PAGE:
The presence of oleamide in the extract was not related to the producer of the tested consumer products (brands A–E, Table 1) or type of a polymer. Namely, methanolic extract of one brand (brand B) of 5 mL syringes (also available as laboratory syringe for filtration) contained a high amount of oleamide (7351 ng mL−1), which was not the case with methanolic extract of insulin syringes of the same brand (<LOQ). On the contrary, methanolic extract of insulin syringes obtained from another brand (brand D) had a comparable chromatographic profile to that of syringe (brand B) methanolic extract and showed an even higher concentration of oleamide (21,984 ng mL−1). The water (formulation simulant) extract of this type of insulin syringe possessed 152 ng mL−1 of oleamide (Table 1). This concentration is estimated to leach into an aqueous insulin formulation which would consequently be administered parenterally. Taking these results into account, a person with insulin therapy, using 1 mL insulin syringe of brand D, can co-administer 0.15 µg oleamide/injection. Parenteral administration of a drug, using a medicinal syringe of brand B, contributes to oleamide intake of 0.06 μg/syringe. The estimated value of oleamide’s parenteral intake, when administering an infusion using a 250 mL infusion bottle, is 4 μg per bottle.
Since the amount of oleamide in the 26th rinsing extract of a 5 mL plastic syringe using methanol was found to be 513 ng mL−1, pre-washing of the syringes before use (including filtration in analytical laboratories) would not help to wash out the total amount of oleamide present in the polymer.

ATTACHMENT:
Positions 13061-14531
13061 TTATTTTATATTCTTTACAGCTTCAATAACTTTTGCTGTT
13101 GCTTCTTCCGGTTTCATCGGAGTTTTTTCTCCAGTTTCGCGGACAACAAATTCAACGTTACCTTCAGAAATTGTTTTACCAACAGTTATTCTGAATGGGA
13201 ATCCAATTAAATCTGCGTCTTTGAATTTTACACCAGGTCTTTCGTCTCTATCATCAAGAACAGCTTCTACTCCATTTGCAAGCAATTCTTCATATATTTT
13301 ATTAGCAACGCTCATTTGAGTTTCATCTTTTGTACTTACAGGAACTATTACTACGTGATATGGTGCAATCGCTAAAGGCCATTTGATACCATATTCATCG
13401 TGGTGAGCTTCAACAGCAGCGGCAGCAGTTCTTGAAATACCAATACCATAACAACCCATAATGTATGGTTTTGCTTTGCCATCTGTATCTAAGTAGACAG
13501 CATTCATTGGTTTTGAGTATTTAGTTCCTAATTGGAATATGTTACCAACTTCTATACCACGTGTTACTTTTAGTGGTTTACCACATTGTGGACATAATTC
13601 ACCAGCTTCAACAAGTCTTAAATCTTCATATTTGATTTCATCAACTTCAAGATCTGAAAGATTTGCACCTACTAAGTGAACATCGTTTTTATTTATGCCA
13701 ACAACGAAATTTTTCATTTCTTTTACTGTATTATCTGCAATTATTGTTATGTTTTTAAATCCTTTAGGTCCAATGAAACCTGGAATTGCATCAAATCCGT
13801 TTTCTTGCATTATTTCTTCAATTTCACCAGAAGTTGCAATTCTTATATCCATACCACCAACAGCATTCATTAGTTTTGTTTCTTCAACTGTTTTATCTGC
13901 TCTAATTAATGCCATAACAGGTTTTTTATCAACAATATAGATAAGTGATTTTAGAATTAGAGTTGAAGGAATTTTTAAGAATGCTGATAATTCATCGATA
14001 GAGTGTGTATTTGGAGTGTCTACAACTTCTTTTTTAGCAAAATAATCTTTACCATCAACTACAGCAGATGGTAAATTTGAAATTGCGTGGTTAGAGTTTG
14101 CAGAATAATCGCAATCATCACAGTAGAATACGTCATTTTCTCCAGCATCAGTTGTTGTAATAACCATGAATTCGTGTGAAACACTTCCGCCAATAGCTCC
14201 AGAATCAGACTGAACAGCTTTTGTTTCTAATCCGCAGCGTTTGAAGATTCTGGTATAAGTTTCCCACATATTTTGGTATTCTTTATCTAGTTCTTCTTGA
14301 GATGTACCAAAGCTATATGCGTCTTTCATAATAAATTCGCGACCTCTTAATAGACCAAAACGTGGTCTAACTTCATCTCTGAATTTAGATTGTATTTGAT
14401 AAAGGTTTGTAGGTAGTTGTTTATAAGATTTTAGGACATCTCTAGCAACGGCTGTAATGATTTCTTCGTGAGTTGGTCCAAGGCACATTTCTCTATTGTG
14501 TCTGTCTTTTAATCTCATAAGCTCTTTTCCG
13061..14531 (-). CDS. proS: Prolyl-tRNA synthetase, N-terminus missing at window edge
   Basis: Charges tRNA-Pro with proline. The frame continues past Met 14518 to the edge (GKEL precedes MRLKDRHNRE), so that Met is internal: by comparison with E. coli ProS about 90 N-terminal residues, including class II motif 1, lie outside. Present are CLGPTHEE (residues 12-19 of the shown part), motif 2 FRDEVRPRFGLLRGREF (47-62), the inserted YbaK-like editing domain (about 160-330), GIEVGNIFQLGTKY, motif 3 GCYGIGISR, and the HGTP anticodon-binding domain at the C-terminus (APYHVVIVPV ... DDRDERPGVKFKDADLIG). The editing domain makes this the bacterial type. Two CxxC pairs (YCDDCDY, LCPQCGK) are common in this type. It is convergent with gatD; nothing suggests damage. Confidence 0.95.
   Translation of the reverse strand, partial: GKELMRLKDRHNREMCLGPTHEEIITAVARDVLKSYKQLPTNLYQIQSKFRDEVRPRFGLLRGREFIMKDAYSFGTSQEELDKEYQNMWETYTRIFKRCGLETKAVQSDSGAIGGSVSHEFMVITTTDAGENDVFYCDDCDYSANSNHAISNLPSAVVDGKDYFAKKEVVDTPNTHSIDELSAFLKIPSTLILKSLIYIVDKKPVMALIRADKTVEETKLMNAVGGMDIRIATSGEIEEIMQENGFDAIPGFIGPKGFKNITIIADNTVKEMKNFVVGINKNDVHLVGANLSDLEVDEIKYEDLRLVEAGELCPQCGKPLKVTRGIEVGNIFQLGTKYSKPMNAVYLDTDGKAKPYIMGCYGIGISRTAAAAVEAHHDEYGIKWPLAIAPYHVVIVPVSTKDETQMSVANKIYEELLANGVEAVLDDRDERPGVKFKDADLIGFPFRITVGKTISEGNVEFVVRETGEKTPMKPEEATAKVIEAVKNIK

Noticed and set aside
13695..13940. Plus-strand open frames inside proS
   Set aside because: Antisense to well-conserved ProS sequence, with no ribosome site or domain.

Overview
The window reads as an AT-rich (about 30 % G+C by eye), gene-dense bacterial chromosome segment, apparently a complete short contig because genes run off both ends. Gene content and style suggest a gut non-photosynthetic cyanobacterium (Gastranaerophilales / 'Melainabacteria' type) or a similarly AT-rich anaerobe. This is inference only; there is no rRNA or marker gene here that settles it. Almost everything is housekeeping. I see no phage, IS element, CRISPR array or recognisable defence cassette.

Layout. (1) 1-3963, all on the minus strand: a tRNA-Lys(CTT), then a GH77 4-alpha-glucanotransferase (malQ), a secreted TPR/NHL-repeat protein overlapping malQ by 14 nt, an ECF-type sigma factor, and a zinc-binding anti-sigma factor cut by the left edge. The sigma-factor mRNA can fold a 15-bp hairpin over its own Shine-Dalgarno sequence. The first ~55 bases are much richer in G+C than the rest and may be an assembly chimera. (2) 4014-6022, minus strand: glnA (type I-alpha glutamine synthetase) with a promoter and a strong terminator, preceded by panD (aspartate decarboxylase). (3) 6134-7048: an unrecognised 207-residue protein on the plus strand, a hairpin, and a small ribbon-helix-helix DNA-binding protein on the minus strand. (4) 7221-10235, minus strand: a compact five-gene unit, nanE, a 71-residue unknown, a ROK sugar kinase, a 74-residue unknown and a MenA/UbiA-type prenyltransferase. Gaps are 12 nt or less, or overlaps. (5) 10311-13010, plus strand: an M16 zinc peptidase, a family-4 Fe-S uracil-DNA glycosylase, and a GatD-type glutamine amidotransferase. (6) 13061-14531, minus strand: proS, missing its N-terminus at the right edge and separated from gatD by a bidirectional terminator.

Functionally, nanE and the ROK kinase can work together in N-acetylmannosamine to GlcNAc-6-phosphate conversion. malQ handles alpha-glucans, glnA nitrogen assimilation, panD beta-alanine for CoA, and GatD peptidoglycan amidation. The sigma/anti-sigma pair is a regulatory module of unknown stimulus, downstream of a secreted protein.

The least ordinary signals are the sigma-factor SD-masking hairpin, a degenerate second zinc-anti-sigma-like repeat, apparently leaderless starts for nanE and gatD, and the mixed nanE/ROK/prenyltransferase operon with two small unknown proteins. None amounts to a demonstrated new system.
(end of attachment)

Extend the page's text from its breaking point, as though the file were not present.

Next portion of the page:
Oleamide introduced into the human body is further metabolized in vivo to oleic acid by an integral membrane enzyme, called fatty acid amide hydrolase [17], however to an unknown extent.

3.3. Baby Bottles and Plastic Food/Beverages Containers

Baby bottles (Table 1) filled with 50% ethanol(aq) as a food (milk) simulant were exposed to a shorter contact time [32] in comparison to other milk bottles. This is reasonable, as infant formula spends less time in contact with the plastic container than the commercial bottled milk. Since baby bottle dummies (made of silicon) were extracted by methanol for the preliminary studies, further extraction with a simulant was avoided, assuming that the largest amount of oleamide had already been extracted by methanol. The concentration of oleamide leached in infant formula (milk) simulant from baby bottles (made of polypropylene) ranged from 12 to 23 ng mL−1, while methanol extracts of dummies contained from 30 to 39 ng mL−1 (Table 1). The estimated human intake of oleamide per volume of a baby bottle was also calculated and ranged from 3 µg to 6 µg per bottle (Table 1). Since baby bottles were of different volumes, these values were re-calculated estimating intake of 1−2 μg of oleamide per each decilitre of infant formula consumed. Oleamide leaching from polypropylene baby bottles was already reported previously [10].
Among the plastic food and beverage containers, carbonated soft drinks, vitamin water, milk, yogurt, oil, and water bottles, filled with food simulants or real samples, were tested without exposure to contact conditions or after exposure to contact conditions (Table 1). Water bottles obtained from different brands were exposed to contact conditions, prescribed for long-term exposure of liquid content to plastic material (Section 2.3). Although 10% ethanol(aq) solution could be used as a simulant [32], the original bottled water was not replaced due to the simple matrix and was tested as a real sample. For bottles of carbonated soft drinks, vitamin water, milk and liquid yogurt, food simulants [32] were preferred due to the complexity of the original liquid matrices.